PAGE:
30-year-old American Edward Snowden, a contract employee at the National Security Agency, is the whistleblower behind significant revelations that surfaced in June 2013 about the US government's top secret, extensive domestic surveillance programmes. Snowden flew to Hong Kong from Hawaii in May 2013, and supplied confidential US government documents to media outlets including the Guardian.
No reply from US on hacking claims disappointing, says security minister
Hong Kong’s security minister on Wednesday repeated calls by the government for the United States to clarify claims made by Edward Snowden that it had been hacking into computers in the city.
Secretary for Security Lai Tung-kwok also said the Hong Kong government was disappointed by the lack of a response on the part the US to its request for verification of the hacking claims.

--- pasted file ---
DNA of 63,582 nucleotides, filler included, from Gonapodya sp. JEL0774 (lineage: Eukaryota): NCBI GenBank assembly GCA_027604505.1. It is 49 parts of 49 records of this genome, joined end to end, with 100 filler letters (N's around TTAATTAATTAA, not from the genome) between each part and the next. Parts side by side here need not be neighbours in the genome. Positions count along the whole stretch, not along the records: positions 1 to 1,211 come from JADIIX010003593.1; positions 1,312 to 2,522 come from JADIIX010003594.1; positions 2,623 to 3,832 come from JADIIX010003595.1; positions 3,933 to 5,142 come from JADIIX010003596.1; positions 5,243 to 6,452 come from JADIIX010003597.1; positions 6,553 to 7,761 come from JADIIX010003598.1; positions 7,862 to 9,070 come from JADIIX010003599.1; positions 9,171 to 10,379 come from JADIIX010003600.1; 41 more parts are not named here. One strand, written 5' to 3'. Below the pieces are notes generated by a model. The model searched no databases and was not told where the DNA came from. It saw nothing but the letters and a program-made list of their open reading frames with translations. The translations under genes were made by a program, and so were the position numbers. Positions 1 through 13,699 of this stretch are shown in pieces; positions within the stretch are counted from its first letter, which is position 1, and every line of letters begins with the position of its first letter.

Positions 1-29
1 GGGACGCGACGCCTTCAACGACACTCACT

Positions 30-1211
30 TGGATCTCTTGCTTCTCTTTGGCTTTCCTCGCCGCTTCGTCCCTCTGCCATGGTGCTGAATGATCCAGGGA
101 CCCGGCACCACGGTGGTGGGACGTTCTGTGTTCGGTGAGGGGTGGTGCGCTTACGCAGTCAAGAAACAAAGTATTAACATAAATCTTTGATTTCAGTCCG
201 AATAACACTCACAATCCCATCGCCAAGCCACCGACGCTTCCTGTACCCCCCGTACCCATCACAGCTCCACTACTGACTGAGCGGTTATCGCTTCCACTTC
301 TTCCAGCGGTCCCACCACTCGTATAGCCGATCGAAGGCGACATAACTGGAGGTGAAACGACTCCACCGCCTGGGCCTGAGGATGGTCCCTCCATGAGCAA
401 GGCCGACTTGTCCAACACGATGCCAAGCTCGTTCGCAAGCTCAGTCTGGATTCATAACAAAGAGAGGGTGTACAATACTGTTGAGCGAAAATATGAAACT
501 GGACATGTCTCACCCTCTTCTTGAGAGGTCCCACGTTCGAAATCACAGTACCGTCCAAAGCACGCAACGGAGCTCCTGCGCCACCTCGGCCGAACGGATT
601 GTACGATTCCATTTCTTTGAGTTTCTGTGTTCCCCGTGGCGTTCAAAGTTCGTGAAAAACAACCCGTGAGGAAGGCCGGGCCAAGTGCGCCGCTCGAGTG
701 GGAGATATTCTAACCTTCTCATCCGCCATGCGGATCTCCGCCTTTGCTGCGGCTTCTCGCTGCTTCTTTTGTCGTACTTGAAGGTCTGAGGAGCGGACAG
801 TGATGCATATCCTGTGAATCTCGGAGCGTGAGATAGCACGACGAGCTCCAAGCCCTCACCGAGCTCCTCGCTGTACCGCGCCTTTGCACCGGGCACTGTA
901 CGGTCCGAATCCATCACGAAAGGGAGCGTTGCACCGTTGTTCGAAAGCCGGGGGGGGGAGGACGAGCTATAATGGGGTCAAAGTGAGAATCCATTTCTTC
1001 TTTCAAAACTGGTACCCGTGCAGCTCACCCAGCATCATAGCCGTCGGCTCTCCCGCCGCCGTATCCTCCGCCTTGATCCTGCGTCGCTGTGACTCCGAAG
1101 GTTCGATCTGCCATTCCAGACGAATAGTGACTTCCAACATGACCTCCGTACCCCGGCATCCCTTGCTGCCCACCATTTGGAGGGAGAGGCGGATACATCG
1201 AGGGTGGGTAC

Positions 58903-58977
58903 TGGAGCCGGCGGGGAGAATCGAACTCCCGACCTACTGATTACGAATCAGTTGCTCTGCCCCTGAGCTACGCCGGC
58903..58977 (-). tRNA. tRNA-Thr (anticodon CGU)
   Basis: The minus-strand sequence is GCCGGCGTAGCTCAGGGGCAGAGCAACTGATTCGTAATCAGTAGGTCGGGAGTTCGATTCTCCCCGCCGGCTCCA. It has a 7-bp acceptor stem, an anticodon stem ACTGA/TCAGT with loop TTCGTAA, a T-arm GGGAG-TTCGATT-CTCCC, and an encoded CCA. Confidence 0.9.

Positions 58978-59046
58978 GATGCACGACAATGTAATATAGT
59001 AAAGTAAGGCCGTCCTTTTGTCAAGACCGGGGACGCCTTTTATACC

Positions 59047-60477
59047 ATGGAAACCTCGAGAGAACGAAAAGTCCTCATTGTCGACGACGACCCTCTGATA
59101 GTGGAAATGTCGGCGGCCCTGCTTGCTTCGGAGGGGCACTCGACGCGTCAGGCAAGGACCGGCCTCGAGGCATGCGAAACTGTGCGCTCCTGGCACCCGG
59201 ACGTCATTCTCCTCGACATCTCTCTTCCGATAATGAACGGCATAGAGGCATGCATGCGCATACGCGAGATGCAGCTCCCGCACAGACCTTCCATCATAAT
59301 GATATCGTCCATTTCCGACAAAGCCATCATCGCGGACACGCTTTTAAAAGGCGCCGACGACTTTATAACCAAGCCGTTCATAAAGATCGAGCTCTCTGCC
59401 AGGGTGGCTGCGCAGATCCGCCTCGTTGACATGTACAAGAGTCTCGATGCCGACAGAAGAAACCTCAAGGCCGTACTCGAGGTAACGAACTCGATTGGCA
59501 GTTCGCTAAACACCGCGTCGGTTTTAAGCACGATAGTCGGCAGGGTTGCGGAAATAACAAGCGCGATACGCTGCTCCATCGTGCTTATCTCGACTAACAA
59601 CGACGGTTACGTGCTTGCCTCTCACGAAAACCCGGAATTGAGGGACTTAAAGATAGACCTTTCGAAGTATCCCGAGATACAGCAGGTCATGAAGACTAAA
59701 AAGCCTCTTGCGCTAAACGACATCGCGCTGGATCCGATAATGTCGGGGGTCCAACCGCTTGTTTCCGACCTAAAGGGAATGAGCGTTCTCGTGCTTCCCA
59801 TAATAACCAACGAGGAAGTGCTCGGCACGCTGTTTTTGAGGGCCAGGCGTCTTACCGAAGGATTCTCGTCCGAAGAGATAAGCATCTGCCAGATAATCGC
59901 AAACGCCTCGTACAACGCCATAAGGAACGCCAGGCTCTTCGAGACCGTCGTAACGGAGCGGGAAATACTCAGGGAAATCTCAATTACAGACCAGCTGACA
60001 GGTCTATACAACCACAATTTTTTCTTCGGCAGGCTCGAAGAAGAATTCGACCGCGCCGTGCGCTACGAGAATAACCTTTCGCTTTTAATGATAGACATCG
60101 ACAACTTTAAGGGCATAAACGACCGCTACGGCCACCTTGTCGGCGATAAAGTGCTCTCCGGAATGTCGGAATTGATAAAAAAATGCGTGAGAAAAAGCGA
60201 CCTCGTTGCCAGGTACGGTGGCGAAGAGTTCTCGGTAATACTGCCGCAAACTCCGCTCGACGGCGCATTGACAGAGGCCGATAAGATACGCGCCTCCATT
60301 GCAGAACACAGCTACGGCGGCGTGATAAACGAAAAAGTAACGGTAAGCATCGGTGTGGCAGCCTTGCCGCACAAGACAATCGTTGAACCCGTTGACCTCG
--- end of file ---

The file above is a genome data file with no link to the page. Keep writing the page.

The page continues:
The city’s security bureau wrote to the US government on June 21 asking for verification.
“We hope that the US government can give Hongkongers a comprehensive account [on the matter] as soon as possible,” Lai said after a Legislative Council meeting.
The explosive claims were made by whistle-blower and former CIA contractor Edward Snowden during a June 13 interview with the South China Morning Post while in Hong Kong.
In the interview, Snowden said the US had been hacking into computers in Hong Kong and China for years.
Snowden left the city on Sunday for Russia after the US laid charges against him and had requested that Hong Kong authorities arrest him. The 30-year-old is now in a transit area of a Moscow airport.
Lai said the government would vigorously follow up on the matter. He said internet security and privacy were essential to Hong Kong's role as a financial centre.